Douglas councillors have, yet again, hit out at undeveloped brownfield sites in the capital being used for car parking.

In this month’s sitting of the council, members debated parking after planners rejected an application to extend the use of a piece of land on the South Quay for parking by a further two years.

The council’s environmental services committee had written to planners objecting to the application, a position supported by council leader David Christian.

Mr Christian said the use of brownfield sites for car parking ’drags the town down’ and provides no benefit to the island’s capital.

He added that the council should not allow buildings to be demolished and then used for private rental parking which can cost the hirer over £1,000 a year.

Councillor Stephen Pitts voiced his support for clamping down on brownfield sites being used for car parking, noting some sites have been operational for over 10 years.

However, Councillor Sam Hamer said that those renting the spaces are only able to do so because there is a need for parking in Douglas from workers and shoppers.

While Councillor Devon Watson said Douglas has ’far too many car parks and far too few houses’ and that residents need to cut their car usage. He said the way to do this is for Tynwald to invest in more public transport.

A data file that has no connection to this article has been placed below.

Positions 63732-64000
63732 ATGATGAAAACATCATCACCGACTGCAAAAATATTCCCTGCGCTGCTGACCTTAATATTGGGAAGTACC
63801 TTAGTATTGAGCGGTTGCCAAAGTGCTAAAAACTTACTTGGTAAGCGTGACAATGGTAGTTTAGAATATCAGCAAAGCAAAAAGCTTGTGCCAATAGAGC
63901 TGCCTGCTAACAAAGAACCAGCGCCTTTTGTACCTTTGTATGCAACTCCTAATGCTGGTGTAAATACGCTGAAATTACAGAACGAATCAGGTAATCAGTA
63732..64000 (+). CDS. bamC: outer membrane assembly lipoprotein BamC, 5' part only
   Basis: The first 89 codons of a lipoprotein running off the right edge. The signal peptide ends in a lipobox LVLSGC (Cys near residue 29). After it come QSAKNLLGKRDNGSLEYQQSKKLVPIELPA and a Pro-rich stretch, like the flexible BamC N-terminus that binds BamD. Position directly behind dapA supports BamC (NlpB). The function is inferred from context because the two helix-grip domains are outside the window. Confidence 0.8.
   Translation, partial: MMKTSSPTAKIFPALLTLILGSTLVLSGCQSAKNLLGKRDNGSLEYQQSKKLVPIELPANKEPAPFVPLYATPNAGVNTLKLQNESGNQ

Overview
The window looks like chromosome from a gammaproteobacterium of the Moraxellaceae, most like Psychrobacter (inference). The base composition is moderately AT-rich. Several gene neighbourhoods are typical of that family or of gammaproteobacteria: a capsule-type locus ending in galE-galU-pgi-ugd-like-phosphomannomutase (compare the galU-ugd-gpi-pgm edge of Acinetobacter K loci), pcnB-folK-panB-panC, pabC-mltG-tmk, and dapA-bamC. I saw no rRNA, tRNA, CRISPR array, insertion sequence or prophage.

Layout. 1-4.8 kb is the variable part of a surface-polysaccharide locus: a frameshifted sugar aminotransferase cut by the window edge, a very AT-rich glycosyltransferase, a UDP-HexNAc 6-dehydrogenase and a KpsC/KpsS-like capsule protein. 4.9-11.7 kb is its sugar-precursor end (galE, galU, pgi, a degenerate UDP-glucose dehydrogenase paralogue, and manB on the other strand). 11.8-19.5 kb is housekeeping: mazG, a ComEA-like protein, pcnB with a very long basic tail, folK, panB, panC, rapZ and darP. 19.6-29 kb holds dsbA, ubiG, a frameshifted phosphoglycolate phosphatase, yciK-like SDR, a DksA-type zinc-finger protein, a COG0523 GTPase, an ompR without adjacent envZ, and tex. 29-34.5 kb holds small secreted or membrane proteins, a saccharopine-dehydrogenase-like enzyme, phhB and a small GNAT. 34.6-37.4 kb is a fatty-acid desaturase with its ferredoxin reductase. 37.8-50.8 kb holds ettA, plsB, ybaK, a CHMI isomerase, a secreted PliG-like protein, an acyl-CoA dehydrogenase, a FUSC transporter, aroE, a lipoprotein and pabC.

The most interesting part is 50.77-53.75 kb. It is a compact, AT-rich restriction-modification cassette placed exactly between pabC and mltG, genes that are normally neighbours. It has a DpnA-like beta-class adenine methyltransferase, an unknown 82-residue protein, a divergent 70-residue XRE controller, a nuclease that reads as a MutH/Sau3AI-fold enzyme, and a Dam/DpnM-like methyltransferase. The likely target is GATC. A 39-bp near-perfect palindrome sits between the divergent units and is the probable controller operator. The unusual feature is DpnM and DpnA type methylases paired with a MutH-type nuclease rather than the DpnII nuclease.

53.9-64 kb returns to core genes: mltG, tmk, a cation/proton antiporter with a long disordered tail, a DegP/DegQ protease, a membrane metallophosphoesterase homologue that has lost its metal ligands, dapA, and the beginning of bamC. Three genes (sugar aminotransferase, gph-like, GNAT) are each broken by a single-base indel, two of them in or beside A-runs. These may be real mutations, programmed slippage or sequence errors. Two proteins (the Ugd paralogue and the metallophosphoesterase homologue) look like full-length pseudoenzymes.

Committee chairman Ritchie McNicholl said the committee had decided that two years was long enough for the South Quay site that the council has to encourage development.

’We want brownfield sites to be developed, we don’t want gaps with car parking,’ he added.

Mr McNicholl said that in the past the council had tried to introduce park and ride schemes, but they proved unsuccessful and said that the island has a ’car mentality’ which makes getting more people to use public transport more difficult.

When it was suggested that the council should encourage people to use multi-storey car parks, Mr McNicholl pointed out that the council has already returned two car parks, Chester Street and Drumgold Street (M&S) to the government as they were losing too much money.

Mr McNicholl had previously, in 2018, called for Chester Street to be demolished as it is no longer fit for purpose and is too small for many modern cars.